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‘There’s always something to be done’: how the Janes provided illegal abortions before Roe | Documentary films



Regardless of whether the supreme court fully overturns Roe v Wade later this month, as indicated by the majority draft opinion leaked in May, or merely allows it to be gutted at the state level, the US will continue its years-long march backwards on reproductive rights. Abortion access in the US in 2022 mirrors 1972, the year before the supreme court ensured a woman’s right to an abortion with Roe v Wade, and a time when a sparse patchwork of legalization in a few states forced many women to seek care from dubious illegal providers or dangerous at-home methods.

The Janes, a new HBO documentary on an underground network of abortion providers in Chicago in the years just before legalization, looks to this past as a window into America’s likely post-Roe future – a US without a woman’s right to choose that is less dystopia than memory. The 101-minute film, directed by Tia Lessin and Emma Pildes, traces the personal political evolutions of several members as well as the development of the group from collection of activists who connected women with safe abortion providers – male doctors, or men who claimed to be doctors – to performing the procedure themselves. The group eventually provided over 11,000 abortions, many to poor women who could not afford another option. The same women – poor, rural, people of color, often young – who are left behind now by the extreme measures passed by Republican state legislatures banning abortion as early as six weeks into pregnancy, before most women know they’re pregnant.

“This film is instructive about what this country looks like when women’s healthcare – basic healthcare – is criminalized,” Lessin told the Guardian. “Because what we know to be true is that when abortion is illegal, it doesn’t mean that women stop seeking abortions. It just means that they don’t get access to safe abortions.” As a former Chicago ER doctor notes in the film, his hospital’s septic abortion ward – a standard feature before Roe – admitted 15-20 women a day with injuries or infections, sometimes lethal, from attempted abortions.

That danger prompted Heather Booth, interviewed in the film, to find a doctor to provide a friend’s sister with an abortion as a college student in 1965. As word of mouth spread, Booth gathered several friends from the women’s movement to share the workload, which informally became the Janes. The network eventually included numerous safe houses, clandestine drivers, phone staff, pseudonymous flyers and once they learned one of their top doctors did not have medical license (he also appears in the film and speaks frankly about his motivation: under the table money), training to do the procedures themselves.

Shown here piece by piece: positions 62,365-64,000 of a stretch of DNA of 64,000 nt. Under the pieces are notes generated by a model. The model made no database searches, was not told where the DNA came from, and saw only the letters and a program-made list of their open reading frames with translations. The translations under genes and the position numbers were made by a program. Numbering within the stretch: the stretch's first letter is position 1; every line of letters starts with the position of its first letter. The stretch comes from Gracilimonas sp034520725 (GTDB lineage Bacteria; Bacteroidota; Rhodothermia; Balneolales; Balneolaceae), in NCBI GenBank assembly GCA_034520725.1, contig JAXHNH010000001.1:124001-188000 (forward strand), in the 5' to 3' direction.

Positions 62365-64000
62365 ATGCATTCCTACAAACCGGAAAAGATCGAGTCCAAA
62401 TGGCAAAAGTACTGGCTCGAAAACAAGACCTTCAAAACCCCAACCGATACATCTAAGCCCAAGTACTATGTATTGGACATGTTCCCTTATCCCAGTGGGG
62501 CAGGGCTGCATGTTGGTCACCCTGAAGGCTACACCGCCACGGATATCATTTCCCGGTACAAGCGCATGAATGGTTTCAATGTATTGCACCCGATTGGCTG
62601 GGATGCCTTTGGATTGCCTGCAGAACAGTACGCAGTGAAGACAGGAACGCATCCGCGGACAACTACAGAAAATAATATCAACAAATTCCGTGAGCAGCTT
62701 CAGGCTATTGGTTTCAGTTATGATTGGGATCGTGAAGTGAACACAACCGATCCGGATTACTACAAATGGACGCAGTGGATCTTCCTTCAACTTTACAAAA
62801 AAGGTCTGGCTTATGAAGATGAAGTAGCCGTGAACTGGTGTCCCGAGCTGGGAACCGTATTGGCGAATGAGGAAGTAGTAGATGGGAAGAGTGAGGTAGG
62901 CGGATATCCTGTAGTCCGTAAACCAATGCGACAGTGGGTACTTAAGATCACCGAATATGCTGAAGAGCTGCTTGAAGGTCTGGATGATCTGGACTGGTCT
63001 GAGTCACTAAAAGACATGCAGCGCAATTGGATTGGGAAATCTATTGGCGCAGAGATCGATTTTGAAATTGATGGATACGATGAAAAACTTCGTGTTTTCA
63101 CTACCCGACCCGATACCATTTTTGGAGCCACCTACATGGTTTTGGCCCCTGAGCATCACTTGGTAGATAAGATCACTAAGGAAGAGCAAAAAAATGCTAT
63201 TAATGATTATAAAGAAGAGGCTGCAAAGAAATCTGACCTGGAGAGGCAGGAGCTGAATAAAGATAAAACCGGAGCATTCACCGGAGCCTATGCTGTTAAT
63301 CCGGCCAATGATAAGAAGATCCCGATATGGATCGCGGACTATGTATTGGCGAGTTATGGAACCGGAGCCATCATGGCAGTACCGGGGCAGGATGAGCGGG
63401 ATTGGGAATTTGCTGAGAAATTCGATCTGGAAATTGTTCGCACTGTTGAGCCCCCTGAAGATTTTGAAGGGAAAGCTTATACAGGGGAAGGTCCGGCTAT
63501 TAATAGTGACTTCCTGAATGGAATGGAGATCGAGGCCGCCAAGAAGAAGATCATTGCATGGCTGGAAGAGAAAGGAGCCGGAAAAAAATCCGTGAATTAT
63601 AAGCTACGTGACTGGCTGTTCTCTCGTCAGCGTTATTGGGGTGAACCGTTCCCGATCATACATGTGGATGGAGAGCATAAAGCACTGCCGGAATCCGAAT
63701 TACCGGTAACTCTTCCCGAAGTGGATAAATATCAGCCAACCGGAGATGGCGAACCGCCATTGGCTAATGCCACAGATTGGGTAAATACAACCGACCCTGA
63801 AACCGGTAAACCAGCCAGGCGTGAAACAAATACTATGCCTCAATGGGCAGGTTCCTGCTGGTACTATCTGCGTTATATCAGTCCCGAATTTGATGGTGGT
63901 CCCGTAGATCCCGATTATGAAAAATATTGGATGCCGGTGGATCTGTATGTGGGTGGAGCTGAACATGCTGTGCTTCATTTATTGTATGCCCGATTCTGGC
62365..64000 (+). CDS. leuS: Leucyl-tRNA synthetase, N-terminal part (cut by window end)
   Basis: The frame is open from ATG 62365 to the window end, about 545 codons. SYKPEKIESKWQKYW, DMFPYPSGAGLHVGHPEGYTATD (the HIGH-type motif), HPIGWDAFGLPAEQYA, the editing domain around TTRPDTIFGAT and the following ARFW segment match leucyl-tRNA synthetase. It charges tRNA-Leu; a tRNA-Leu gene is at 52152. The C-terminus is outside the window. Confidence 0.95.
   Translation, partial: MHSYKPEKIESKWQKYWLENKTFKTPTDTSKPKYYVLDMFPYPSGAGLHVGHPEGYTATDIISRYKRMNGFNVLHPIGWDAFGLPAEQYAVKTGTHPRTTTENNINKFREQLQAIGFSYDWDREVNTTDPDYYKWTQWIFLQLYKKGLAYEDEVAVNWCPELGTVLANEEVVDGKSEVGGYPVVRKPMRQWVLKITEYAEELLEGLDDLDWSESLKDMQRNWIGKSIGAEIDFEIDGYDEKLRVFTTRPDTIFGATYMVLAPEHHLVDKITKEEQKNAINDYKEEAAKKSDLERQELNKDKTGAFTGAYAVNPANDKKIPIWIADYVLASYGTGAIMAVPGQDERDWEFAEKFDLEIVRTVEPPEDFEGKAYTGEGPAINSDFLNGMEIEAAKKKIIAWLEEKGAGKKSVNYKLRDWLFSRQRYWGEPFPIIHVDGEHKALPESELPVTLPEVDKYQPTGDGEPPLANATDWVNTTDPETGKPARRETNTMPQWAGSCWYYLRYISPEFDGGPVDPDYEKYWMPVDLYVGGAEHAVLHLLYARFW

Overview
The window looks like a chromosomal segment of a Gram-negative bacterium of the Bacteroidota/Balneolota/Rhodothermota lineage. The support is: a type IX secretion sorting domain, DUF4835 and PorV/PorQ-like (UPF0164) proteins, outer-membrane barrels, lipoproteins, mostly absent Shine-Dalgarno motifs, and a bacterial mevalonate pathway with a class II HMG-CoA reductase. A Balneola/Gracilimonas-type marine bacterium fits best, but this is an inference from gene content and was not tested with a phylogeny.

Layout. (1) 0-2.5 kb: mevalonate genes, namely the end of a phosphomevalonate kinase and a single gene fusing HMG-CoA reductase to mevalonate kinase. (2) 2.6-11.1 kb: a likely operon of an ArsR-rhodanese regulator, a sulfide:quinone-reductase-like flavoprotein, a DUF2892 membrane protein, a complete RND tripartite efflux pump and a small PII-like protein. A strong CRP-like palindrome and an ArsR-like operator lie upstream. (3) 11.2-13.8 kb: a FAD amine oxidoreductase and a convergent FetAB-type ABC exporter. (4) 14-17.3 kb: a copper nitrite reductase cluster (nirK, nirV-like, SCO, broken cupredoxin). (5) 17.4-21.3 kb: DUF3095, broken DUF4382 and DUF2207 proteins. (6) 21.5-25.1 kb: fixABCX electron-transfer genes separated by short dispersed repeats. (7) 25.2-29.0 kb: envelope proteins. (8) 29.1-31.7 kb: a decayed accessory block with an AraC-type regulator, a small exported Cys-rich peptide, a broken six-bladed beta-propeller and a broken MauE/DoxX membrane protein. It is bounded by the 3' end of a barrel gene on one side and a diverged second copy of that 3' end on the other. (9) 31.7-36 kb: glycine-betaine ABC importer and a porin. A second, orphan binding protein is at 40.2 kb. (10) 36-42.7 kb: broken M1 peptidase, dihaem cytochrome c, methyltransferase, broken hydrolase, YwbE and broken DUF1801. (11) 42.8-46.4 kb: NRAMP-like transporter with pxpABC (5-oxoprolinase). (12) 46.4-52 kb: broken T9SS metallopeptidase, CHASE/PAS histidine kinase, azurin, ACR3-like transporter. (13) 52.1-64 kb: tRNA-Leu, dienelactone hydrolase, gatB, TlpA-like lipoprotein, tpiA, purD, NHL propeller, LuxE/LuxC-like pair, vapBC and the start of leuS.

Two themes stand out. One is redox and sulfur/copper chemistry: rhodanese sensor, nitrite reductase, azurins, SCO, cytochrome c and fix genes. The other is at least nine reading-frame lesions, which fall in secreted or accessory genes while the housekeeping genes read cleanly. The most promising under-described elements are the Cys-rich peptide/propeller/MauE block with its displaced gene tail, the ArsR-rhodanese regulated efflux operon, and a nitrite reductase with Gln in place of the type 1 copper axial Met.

“There are many ways in which this film gives us an example of what it looks like to be of help and of use. And unfortunately, we’re going to need more and more of that in the years to come,” said Lessin. “It’s sort of a kick in the ass and maybe a call to action. We shouldn’t be sitting on our hands and sighing about the state of this country. There’s always something to be done. And in this case, they decided to create this network.”

The film, which includes interviews with several former Janes and archival footage of late ’60s protests in Chicago, is part of a collection of recent films revisiting the pre-legalization past as access eclipses in the US. Happening, a film from French director Audrey Diwan, turns novelist Annie Ernaux’s memoir of searching for an illegal abortion in the 1960s into a thriller. The feature film Call Jane, starring Elizabeth Banks as a fictional Jane client-turned-member-turned-abortion provider and Sigourney Weaver as a dauntless organizer modeled in part on real-life leader Jody Parsons, premiered at Sundance earlier this year and will get a wide release this fall.

Call Jane, directed by Phyllis Nagy, enlisted Jane member and documentary participant Judith Arcana as a historical consultant. Arcana was among the seven Janes arrested by Chicago police in 1972 in a sting operation and charged with conspiracy to commit abortion, with the threat of 110 years in prison. “We were ordinary women trying to save people’s lives, but we were criminals,” Arcana says in the film. (The group’s lawyer, Jo-Anne Wolfson, stalled the trial until the Roe verdict dismissed their charges.) Arcana’s son, Daniel, began production on what would become the documentary in 2016, when Trump was elected and “the writing was on the wall,” said Emma Pildes, his sister and the film’s co-director.

The context in the late 1960s is different than now, but the reasons people seek abortions – in fear, confidence or, often, desperation – remain the same. She wasn’t ready. Rape. Lack of finances. Struggling to stay afloat with the kids she has. Medical risks. She simply doesn’t want to have a child. In one of the most poignant sequences of the film, several Janes hold up the index cards used to keep track of the calls, which were read aloud and passed around to members for follow-up. There are stacks of them, each an individual case with notes such as “afraid of pain,” “terrified,” “21, has one kid, $0,” and “be cautious father is a cop.”

Martha Scott, Jeanne Galatzer-Levy, Abby Parisers, Sheila Smith and Madeline Schwenk
Martha Scott, Jeanne Galatzer-Levy, Abby Parisers, Sheila Smith and Madeline Schwenk Photograph: HBO/AFP/Getty Images